Author(s): Bwire G, Malimbo M, Makumbi I, Kagirita A, Wamala JF,
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Abstract INTRODUCTION: Cholera outbreaks have occurred periodically in Uganda since 1971. The country has experienced intervals of sporadic cases and localized outbreaks, occasionally resulting in prolonged widespread epidemics. METHODS: Cholera surveillance data reported to the Uganda Ministry of Health from 2007 through 2011 were reviewed to determine trends in annual incidence and case fatality rate. Demographic characteristics of cholera cases were analyzed from the national line list for 2011. Cases were analyzed by district and month of report to understand the geographic distribution and identify any seasonal patterns of disease occurrence. RESULTS: From 2007 through 2011, Uganda registered a total of 7615 cholera cases with 181 deaths (case fatality rate = 2.4\%). The absolute number of cases and incidence per 100 000 varied from year to year with the highest incidence occurring in 2008 following heavy rainfall and flooding in eastern Uganda. For 2011, cholera cases occurred in 1.6 times more males than females. The geographical areas affected by the outbreaks shifted each year, with the exception of a few endemic districts. No clear seasonal trends in cholera occurrence were identified for this time period. CONCLUSIONS: We observed an overall decline in cases reported during the 5 years under review. During this period, concerted efforts were made by the Ugandan government and development partners to educate communities on proper sanitation and hygiene and provide safe water and timely treatment. Mechanisms to ensure timely and complete cholera surveillance data are reported to the national level should continue to be strengthened.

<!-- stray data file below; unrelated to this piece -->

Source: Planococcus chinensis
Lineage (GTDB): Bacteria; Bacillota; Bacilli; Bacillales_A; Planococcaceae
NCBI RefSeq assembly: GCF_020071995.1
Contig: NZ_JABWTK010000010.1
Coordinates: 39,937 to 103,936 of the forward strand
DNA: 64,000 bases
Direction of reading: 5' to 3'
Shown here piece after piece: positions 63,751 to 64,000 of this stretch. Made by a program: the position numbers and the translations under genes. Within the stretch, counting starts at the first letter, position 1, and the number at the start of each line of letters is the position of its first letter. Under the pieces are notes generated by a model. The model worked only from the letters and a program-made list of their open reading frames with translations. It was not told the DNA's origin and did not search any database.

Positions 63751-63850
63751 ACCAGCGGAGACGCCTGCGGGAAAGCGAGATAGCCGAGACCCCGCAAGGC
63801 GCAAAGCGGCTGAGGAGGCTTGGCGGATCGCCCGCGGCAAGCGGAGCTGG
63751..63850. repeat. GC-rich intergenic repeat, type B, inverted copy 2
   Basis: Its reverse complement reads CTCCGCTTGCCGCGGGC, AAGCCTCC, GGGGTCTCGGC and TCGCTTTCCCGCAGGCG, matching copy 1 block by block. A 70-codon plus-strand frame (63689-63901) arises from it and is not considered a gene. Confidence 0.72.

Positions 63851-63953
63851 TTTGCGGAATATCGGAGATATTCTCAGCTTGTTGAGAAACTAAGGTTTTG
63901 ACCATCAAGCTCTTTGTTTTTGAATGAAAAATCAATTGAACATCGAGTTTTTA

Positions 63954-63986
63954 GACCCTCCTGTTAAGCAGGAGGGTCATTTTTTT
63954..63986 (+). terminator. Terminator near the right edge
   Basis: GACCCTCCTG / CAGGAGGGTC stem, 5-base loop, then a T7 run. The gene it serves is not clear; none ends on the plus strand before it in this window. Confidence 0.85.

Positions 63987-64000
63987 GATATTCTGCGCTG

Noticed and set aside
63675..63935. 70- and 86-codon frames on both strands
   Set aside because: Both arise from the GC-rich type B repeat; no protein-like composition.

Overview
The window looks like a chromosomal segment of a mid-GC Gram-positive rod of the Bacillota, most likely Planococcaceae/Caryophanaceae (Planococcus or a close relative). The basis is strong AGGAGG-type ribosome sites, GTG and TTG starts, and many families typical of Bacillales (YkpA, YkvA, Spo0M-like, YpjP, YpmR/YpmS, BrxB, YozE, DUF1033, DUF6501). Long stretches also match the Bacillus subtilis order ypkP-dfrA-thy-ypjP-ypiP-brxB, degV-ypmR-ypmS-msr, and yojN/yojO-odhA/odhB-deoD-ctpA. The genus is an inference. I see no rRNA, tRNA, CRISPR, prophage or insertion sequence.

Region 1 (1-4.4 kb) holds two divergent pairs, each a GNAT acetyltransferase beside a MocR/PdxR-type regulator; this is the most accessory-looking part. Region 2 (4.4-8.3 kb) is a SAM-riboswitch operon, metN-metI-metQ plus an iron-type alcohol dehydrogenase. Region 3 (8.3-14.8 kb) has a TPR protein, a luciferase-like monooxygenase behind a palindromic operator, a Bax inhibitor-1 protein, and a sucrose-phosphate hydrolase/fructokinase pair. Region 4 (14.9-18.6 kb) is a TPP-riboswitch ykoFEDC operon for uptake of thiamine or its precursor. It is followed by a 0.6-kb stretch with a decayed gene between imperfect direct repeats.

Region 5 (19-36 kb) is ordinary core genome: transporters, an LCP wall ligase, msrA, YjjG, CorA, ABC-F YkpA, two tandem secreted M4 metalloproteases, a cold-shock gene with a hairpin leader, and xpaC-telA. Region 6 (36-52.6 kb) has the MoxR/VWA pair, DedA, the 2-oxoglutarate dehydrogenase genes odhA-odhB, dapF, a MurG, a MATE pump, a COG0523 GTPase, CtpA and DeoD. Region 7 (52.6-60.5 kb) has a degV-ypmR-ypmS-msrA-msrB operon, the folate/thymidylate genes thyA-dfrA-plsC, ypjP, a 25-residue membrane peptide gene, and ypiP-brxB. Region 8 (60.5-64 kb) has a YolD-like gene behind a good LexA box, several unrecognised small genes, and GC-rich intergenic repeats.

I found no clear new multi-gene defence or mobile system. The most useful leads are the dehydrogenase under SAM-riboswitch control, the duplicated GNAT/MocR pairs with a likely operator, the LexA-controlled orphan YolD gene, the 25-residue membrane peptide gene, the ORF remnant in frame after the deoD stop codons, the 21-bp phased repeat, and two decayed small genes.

This article was published in J Infect Dis
and referenced in Journal of Nutrition & Food Sciences